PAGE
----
Caring for goats is not an easy task but talking to Shuford about his goats excites his glee and charges him with enthusiasm. Any interaction with his goats always seems to bring him good cheer, but the blessings are not void of challenges. Being a goat herder has often required him to deliver goats – dozens of goats, care for them when they were sick, and give them medicine and vaccinations. He is not actually a veterinarian, but often does the work of a veterinarian for his menagerie.

Goats have been a part of Shuford and Ann Jones life for many years. Shuford says they are smart and easy to train.

It has become difficult for Shuford to kneel down or get low enough to milk the goats, so he has trained them to get on a stand or table so that he can milk them while standing up. He says, “They are smart animals and easily trained.”

In contrast to being a goat herder or farmer, Shuford Jones is a marvelous author and Bible commentator. In recent years he has written a two-volume commentary on the Psalms entitled, Psalms: Fresh Hope for Today. These volumes were written after Jones had gone through a serious health crisis that required surgery followed by five months of nursing care at home.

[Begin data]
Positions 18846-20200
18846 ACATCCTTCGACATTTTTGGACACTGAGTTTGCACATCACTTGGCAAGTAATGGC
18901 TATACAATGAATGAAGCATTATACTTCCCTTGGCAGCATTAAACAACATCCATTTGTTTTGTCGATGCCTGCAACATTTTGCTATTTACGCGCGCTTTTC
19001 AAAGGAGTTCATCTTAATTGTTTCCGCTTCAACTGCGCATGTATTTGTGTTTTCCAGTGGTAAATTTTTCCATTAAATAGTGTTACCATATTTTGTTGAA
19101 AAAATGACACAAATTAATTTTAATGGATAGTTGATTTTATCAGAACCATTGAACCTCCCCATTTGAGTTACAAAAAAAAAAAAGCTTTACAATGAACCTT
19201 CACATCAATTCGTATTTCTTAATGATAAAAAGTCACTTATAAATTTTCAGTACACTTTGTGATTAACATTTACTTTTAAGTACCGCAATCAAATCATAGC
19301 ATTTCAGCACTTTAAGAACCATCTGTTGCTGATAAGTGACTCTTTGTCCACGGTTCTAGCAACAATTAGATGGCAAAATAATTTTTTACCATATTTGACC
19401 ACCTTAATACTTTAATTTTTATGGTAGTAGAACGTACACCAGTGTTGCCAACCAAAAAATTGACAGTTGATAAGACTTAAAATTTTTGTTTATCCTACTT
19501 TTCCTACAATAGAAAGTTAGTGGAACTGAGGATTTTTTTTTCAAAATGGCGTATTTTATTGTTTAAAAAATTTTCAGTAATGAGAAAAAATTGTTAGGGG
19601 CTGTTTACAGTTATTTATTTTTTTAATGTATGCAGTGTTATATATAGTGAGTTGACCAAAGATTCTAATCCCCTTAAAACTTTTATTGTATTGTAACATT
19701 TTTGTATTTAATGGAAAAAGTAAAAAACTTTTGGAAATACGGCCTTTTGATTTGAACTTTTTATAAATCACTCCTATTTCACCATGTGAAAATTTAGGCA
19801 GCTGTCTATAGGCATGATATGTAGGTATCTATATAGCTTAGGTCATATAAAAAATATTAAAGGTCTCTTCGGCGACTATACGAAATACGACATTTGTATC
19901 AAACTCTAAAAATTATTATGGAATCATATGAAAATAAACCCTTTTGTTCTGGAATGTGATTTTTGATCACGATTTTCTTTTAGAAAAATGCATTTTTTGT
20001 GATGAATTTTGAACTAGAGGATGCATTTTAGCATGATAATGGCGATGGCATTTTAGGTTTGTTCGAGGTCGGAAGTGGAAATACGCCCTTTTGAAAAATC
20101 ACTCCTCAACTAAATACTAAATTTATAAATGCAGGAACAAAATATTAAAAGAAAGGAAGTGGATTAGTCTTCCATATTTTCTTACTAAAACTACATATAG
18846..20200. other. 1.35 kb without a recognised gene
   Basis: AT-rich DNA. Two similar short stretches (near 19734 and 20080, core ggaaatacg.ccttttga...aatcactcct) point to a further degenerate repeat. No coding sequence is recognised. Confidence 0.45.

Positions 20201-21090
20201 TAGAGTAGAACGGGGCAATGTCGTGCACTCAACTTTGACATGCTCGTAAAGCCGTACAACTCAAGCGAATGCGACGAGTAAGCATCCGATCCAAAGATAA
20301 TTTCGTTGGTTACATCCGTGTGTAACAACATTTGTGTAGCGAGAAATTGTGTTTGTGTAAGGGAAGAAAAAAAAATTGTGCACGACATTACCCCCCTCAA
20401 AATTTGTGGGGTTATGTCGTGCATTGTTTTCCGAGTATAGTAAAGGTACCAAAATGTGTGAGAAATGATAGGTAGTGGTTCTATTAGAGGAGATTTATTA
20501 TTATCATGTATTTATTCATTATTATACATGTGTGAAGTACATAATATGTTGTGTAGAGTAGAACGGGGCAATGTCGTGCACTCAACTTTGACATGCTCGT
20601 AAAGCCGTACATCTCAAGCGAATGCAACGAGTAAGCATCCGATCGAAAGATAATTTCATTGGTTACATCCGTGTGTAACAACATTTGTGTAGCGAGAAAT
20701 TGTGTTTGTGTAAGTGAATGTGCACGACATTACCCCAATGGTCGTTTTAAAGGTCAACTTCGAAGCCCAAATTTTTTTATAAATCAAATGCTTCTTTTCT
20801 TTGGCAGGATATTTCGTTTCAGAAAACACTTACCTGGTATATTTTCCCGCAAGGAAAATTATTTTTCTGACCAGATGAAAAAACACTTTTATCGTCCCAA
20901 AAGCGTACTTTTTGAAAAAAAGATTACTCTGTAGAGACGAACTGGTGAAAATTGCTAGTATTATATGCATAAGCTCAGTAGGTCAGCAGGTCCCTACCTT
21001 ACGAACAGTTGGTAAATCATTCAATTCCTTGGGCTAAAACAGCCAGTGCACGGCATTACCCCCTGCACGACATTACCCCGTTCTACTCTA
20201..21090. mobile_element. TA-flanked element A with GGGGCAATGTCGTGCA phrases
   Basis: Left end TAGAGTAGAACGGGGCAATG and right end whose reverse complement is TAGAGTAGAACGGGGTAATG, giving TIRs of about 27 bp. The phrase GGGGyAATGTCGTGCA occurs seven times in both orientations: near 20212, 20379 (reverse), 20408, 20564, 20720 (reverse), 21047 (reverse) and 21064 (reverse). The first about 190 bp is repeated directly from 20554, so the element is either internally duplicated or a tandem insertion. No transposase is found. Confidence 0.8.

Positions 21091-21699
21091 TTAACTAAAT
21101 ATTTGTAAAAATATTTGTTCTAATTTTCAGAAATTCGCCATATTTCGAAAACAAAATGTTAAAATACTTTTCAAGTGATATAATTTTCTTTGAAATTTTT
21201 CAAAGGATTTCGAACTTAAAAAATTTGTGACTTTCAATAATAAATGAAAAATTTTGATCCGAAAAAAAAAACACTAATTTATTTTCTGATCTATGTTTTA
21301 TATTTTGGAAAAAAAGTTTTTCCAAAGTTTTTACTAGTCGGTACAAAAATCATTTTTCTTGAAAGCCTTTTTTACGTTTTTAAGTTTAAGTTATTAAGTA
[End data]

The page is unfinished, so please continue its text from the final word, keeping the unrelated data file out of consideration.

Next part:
Jones’ most recent commentary is a remarkable work on the last book of the Bible – The Revelation of St. John Explained for Everyone.

In a recent article in The Newnan Times-Herald, Winston Skinner reported, “He (Jones) has converted the book of Revelation into what he calls his Easy KJV format, and it is included in his commentary on Revelation. In his 351-page commentary, Jones offers an explanation for all 404 verses and 22 chapters. He goal was to explain the passages in clear, readable language.

“Jones studied Revelation under skilled theologians and has personally translated the book from its original Greek into English.”

Revelation 1:3 gives us a wonderful promise concerning reading this fascinating book of prophecy: “Blessed is he that readeth, and they that hear the words of this prophecy, and keep those things which are written therein: for the time is at hand.” That verse alone should prompt people to read and study the last book of the Bible.

Jones book is obviously the product of fervent prayer, extensive study, excellent scholarship and the prompting of the Holy Spirit. The author has delved into the some of the most challenging passages in this New Testament book of prophecy with great care and explained his position with clarity and biblical support from other scriptural references.

From his incredible description of the exalted Christ in chapter one to his magnificent interpretation of the celestial city – heaven – in the last chapter of the book, you will find that Shuford Jones has a remarkable way of communicating God’s Word and bringing eternal truth to light.”

If you are interested in securing a copy of The Revelation of Saint John for Everyone email or visit